So if someone were to wander into the last season of Maria Watches Over Us blind, I wouldn't be surprised if they didn't like it terribly much. Even reading pages and pages of synopses wouldn't quite fill in the gaps well enough to appreciate the show. For starters, not much actually happens in Maria Watches Over Us. Sure, the girls put on plays, or get into fights, but nothing really happens. Except they change over time, and you don't really notice until one of the upperclassmen says something wise, and you think, “gosh, she was never this level-headed as a first-year.” In short, I think fans of the series will absolutely love this last season. And for everyone else, I can only recommend that you watch it from the beginning, because it's a series that needs the cumulative effect of all the episodes to be as strong as it is.
By the way, if you're easily charmed by cute things, the eleven short specials contained in this boxset will win you over. They all run maybe 45 seconds or so, and are goofy gags of the girls in SD-form doing nonsensical things. It's pretty impossible to not crack a smile when you're watching. [TOP]
Alright guys, thanks for reading. Next week, we'll be back for more of The Stream!
This week's shelves are from Carlin, who wrote in the following:
"My name is Carlin and I'm 21-years-old and love anime. I loved watching Pokemon and Digimon when I was a kid, and as I grew up I started watching Zoids, Outlaw Star, and Transformers. But, about 10 or 12 years ago, I just stopped watching anime altogether. Then, in May of 2012, I was going through Netflix like usual, and a show titled "Rosario+Vampire" showed up on the list of shows that Netflix suggested I should watch. Well, I just passed by and ignored it, but, after a week of it staying on the suggestions list, I decided to watch it to see what it was. That is what "re-ignited" my love of anime. Ever since then I have been watching many different anime and enjoying it.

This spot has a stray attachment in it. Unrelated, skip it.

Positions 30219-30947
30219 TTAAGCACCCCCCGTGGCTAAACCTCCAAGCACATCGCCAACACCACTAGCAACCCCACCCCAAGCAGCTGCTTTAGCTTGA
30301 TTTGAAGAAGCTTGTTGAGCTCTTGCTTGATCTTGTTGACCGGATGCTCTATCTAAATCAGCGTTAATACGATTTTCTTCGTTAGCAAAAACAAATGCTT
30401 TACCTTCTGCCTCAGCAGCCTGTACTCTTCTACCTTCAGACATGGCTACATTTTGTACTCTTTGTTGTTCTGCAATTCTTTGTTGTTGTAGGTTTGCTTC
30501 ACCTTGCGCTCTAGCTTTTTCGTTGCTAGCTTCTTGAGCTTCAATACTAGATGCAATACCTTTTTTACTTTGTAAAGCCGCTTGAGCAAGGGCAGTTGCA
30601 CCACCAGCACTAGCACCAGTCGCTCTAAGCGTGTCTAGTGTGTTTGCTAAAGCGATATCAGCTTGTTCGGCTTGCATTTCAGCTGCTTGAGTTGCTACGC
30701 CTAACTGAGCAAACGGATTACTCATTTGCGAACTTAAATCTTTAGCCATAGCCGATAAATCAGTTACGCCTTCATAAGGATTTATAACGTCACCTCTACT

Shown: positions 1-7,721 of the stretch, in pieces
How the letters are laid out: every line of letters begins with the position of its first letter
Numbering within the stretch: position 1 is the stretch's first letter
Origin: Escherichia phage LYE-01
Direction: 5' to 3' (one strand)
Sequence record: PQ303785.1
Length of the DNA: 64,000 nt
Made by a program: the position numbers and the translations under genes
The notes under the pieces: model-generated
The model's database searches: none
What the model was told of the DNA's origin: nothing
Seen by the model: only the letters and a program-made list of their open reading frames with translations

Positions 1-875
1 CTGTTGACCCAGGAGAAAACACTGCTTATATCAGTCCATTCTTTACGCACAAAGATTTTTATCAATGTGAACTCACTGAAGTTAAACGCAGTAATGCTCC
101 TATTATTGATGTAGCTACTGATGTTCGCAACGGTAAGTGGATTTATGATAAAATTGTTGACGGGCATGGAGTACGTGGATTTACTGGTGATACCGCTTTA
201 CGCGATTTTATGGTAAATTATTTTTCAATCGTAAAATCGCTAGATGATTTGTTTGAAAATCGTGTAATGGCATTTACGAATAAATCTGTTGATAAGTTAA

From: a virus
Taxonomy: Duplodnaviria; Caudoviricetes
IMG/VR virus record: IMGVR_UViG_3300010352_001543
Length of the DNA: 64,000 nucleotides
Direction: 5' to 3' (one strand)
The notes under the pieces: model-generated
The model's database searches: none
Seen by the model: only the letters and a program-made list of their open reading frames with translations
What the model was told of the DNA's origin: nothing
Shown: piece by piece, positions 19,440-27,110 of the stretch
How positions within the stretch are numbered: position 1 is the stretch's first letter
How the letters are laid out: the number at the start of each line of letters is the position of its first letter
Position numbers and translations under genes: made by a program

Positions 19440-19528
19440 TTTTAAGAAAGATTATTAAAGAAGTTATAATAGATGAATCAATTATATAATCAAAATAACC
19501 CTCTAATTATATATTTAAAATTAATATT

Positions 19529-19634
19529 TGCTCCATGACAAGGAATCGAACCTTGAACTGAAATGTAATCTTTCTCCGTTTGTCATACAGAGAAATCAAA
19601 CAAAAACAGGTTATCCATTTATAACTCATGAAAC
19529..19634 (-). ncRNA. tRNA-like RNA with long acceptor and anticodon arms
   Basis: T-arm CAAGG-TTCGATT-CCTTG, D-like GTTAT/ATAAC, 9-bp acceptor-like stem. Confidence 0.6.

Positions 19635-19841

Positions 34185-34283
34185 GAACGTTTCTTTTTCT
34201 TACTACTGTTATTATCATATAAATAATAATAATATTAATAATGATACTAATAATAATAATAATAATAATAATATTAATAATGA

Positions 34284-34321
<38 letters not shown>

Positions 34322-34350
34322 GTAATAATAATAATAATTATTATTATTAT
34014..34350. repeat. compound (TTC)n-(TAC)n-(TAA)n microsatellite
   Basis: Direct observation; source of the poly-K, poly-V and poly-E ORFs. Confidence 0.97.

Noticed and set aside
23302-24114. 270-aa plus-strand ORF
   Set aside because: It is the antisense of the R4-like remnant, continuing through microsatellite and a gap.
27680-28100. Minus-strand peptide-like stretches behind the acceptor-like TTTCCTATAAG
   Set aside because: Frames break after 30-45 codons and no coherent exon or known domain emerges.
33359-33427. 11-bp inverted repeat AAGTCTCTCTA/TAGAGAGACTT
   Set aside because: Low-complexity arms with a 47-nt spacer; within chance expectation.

I only really started buying anime DVDs a little over a month. I already had a bunch of old Pokemon VHS and Speed Racer DVDs, as well as Transformers movies and books, but, in just over 1 month, I greatly expanded the size of my collection to what it is now. Even though I am only recently buying anime, I liked how older anime series were boxed, so I decided to use my artistic ability to make my own art-boxes for anime series that I really liked and that I ended up buying as a set instead of as a complete series in a single box. Though the two that I have actually made so far didn't go exactly as I had planned, I still love the way they turned out, and if I will probably remake them once I get proper materials to make the box out of.
I have a large amount of non-anime DVDs in my collection, I just keep them stored in a different location because the amount of space it takes to store them makes it impossible to have them displayed."
Impressive! Beautiful shelves, too.